“I didn’t fit anymore. They were soldiers, I wasn’t.” (188)

“. . . for some reason what stuck to my memory was the smooth unblemished leather of his fine new boots. Factory black, no scuffs or dust or red clay. The boots were one of those vivid details you can’t forget. Like a pebble or a blade of grass, you just stare and think, Dear Christ, there’s the last thing on earth I’ll ever see.” (189)

“I hated [Jorgenson] for making me stop hating him.” (190)

“I’d turned mean inside.” (190)

Shock, I thought, and I tried to tell [Jorgenson] that, but my tongue wouldn’t make the

connection” (191)

“We called the enemy ghosts.” . . . . “To get spooked, in the lingo, meant not only to get scared but to get killed.” (192)

“. . . at night you turned into a believer: no skeptics in foxholes.” (193)

“‘What’s real?’ [Azar] said. ‘Eight months in fantasyland, it tends to blur the line. Honest to God, I sometimes can’t remember what real is.’” (193)

“. . . the darkness squeezes you inside yourself, you get cut off from the outside world, the imagination takes over. That’s basic psychology.” (195)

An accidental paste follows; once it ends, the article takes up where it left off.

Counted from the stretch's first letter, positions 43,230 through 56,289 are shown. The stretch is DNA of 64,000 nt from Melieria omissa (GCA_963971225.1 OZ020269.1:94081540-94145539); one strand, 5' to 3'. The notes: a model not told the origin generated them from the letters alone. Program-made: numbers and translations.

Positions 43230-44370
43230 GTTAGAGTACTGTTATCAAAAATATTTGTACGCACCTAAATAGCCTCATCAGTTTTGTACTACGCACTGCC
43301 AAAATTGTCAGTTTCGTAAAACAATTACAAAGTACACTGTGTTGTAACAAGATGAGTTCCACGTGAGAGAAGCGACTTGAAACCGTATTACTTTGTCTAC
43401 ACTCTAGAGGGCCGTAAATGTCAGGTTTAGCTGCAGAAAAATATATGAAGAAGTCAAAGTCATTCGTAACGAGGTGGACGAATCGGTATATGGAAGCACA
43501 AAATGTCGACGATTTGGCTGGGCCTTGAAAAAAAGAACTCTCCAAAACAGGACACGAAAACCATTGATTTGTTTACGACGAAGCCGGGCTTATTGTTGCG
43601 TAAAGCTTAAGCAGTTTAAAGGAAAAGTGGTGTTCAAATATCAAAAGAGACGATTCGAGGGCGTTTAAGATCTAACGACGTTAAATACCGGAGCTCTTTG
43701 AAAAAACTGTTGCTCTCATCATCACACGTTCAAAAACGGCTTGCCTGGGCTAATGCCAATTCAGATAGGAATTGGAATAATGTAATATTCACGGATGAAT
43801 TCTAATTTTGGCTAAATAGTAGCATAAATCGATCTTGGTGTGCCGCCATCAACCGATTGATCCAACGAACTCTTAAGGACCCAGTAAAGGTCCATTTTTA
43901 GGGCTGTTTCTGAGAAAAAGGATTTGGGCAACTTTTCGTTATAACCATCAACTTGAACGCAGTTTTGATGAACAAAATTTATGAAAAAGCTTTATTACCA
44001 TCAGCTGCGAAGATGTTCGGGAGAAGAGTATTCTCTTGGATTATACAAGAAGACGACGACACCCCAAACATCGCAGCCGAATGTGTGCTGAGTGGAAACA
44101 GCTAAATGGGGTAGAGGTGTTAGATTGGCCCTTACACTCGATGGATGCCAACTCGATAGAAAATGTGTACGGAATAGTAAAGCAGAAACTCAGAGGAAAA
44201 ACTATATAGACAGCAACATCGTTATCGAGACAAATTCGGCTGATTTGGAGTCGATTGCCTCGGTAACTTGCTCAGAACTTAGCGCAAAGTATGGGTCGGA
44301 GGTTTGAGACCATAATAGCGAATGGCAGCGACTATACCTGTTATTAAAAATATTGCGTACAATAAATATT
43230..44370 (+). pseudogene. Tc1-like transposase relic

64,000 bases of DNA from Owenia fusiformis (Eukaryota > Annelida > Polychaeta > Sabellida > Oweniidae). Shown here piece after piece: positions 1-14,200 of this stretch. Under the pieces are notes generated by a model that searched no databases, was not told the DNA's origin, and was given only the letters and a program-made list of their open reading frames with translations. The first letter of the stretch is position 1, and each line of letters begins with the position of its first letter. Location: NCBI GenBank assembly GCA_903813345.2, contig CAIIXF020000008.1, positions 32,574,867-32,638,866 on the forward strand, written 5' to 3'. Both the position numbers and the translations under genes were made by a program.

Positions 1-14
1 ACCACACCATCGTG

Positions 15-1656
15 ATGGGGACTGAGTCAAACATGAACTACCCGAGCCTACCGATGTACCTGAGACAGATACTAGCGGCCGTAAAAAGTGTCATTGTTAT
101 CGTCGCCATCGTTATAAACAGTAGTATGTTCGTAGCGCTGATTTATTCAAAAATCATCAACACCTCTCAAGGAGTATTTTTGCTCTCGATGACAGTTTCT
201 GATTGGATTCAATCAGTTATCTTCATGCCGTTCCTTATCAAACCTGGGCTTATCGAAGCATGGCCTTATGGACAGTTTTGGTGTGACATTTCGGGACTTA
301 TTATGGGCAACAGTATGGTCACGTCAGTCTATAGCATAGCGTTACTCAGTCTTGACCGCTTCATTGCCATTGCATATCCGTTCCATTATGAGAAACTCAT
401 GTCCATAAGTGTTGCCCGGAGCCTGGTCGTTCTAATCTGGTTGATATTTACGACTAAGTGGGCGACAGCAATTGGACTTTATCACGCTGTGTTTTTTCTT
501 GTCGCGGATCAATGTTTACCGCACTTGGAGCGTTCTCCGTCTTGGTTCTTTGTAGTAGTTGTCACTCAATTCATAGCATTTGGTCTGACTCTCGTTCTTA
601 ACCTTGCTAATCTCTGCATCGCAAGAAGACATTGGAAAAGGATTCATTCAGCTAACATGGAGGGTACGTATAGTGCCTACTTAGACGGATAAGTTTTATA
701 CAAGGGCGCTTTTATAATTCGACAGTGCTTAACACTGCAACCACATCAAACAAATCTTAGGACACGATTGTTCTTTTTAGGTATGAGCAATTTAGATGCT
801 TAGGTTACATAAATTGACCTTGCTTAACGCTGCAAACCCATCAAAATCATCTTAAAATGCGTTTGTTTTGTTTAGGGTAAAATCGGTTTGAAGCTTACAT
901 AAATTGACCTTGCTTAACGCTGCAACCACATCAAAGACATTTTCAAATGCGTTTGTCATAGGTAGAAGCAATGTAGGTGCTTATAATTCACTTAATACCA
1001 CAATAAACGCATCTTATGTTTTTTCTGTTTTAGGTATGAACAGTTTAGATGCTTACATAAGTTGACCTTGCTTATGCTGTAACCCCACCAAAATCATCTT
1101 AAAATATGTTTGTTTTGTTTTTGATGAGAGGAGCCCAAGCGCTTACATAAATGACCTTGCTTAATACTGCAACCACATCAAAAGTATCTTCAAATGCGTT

“Ghosts rising from the dead.” (195)

“Waiting was the trick.” (196)

Barbarella: Azar: “Sweet Janie boosts a man’s morale.” . . . . “It was an old joke. Everything was old. The movie, the heat, the booze, the war.” (196)

Barbarella (1968) Trailer (YouTube)

“. . . all those heroes, and you can’t help falling back on them as models of proper comportment.” (197)

“Like a puppeteer. Yank on the ropes, watch the silly wooden soldier jump and twitch.” (198)

“I was Nam – the horror, the war.” (199)

“Shut up and listen.” (199)

 “We sat in the dim light of my hootch, boots off, listening to Mary Hopkin on my tape deck.” (199)

Mary HopkinThose Were the Days (YouTube)

“That’s another thing Nam does to you. It turns you sentimental . . .” (199)

“I told [Azar] the score was even.” (201)